The research and development money that goes into an engine consumes such huge amounts of cash that the OEMs don’t recoup their costs for 10-20 years. The aftermarket for parts, maintenance, repair and overhaul is where they make their profits in the meantime.
But this is seriously threatened by the virus crisis.
“The aftermarket for key programs took 4+ years to return to 2008 levels out of the Great Financial Crisis, and that was with traffic decline at a fraction of the declines today,” Bernstein Research wrote in a May 4 note to clients.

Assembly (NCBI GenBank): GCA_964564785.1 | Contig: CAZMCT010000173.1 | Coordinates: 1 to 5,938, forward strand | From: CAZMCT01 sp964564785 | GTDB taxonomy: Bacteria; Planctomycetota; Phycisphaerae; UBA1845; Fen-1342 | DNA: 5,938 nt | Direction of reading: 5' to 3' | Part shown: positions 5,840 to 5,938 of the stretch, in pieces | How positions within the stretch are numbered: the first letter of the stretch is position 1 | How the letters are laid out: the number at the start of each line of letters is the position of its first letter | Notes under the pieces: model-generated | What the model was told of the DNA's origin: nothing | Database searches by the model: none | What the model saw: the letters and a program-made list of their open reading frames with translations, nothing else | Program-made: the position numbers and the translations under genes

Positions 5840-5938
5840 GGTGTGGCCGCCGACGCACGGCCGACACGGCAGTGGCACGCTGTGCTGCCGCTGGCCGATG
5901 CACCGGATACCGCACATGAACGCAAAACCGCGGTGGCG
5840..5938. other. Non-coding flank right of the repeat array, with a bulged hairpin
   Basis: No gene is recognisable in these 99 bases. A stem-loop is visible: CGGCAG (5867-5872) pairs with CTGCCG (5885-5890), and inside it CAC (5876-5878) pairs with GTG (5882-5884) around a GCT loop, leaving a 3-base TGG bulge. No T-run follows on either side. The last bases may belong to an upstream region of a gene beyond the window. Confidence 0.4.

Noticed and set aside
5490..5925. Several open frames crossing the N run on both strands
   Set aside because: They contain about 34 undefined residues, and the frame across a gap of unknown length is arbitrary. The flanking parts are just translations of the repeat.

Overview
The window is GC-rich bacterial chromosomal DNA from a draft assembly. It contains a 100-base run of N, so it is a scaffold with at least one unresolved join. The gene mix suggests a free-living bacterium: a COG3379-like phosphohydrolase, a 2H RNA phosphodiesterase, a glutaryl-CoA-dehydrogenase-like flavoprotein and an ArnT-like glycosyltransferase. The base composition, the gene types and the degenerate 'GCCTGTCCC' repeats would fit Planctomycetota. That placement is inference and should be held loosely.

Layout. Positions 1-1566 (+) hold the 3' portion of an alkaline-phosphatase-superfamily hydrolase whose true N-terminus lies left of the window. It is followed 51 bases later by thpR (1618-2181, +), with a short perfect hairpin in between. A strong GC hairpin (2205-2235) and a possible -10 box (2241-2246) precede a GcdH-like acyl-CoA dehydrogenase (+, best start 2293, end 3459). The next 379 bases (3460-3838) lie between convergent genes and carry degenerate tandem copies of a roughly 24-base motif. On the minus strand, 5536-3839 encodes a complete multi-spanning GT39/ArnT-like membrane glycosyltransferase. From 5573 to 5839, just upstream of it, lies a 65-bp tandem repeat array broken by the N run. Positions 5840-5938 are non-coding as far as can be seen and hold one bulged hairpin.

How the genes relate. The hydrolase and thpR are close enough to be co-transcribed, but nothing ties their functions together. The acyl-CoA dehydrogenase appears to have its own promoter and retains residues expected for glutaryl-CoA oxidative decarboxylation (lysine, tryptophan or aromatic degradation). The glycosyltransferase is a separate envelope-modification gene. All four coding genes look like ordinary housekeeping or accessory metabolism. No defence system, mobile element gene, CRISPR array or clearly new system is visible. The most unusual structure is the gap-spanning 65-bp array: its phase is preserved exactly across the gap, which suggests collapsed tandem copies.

By Scott Hamilton
March 16, 2020, © Leeham News: “I can tell you from our perspective, we’re kind of sick and tired of new, new technology. It’s not proven to be the home run.”
This blunt assessment comes from the chief executive officer of the big aircraft lessor, Avolon.
Domhnal Slattery, the CEO, was giving his critique of whether Boeing should launch a new airplane once the 737 MAX crisis is over.
Boeing was on a path to decide whether to launch the New Midmarket Airplane when the MAX was grounded one year ago this month.
Airbus was waiting for Boeing to move before deciding how to respond.
Feb. 3, 2020, © Leeham News: Boeing has said very little about how the MAX certification review will affect the 777X.
The Federal Aviation Administration has said nothing at all.
But David Calhoun, the new CEO of The Boeing Co., gave a hint in a recent call shortly after assuming office Jan. 13.